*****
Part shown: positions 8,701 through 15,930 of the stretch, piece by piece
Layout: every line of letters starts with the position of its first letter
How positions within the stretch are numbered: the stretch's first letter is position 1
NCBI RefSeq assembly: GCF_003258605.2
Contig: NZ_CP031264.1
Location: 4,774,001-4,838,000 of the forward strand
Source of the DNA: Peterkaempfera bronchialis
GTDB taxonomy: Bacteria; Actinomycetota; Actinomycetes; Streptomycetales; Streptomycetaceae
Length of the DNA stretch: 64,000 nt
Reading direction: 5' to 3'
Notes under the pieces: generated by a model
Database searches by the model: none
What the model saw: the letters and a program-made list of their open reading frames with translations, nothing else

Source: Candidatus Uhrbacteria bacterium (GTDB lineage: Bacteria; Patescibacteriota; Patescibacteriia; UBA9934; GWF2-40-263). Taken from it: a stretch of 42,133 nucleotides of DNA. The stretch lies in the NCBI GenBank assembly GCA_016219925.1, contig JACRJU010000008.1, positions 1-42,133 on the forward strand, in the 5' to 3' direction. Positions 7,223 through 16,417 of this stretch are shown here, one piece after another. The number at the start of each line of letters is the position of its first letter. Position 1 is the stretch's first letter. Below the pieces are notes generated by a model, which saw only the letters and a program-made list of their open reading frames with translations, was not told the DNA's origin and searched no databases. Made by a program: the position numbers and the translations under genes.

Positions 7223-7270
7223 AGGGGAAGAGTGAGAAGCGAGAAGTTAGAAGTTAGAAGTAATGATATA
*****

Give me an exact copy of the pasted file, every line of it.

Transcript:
Part shown: positions 8,701 through 15,930 of the stretch, piece by piece
Layout: every line of letters starts with the position of its first letter
How positions within the stretch are numbered: the stretch's first letter is position 1
NCBI RefSeq assembly: GCF_003258605.2
Contig: NZ_CP031264.1
Location: 4,774,001-4,838,000 of the forward strand
Source of the DNA: Peterkaempfera bronchialis
GTDB taxonomy: Bacteria; Actinomycetota; Actinomycetes; Streptomycetales; Streptomycetaceae
Length of the DNA stretch: 64,000 nt
Reading direction: 5' to 3'
Notes under the pieces: generated by a model
Database searches by the model: none
What the model saw: the letters and a program-made list of their open reading frames with translations, nothing else

Source: Candidatus Uhrbacteria bacterium (GTDB lineage: Bacteria; Patescibacteriota; Patescibacteriia; UBA9934; GWF2-40-263). Taken from it: a stretch of 42,133 nucleotides of DNA. The stretch lies in the NCBI GenBank assembly GCA_016219925.1, contig JACRJU010000008.1, positions 1-42,133 on the forward strand, in the 5' to 3' direction. Positions 7,223 through 16,417 of this stretch are shown here, one piece after another. The number at the start of each line of letters is the position of its first letter. Position 1 is the stretch's first letter. Below the pieces are notes generated by a model, which saw only the letters and a program-made list of their open reading frames with translations, was not told the DNA's origin and searched no databases. Made by a program: the position numbers and the translations under genes.

Positions 7223-7270
7223 AGGGGAAGAGTGAGAAGCGAGAAGTTAGAAGTTAGAAGTAATGATATA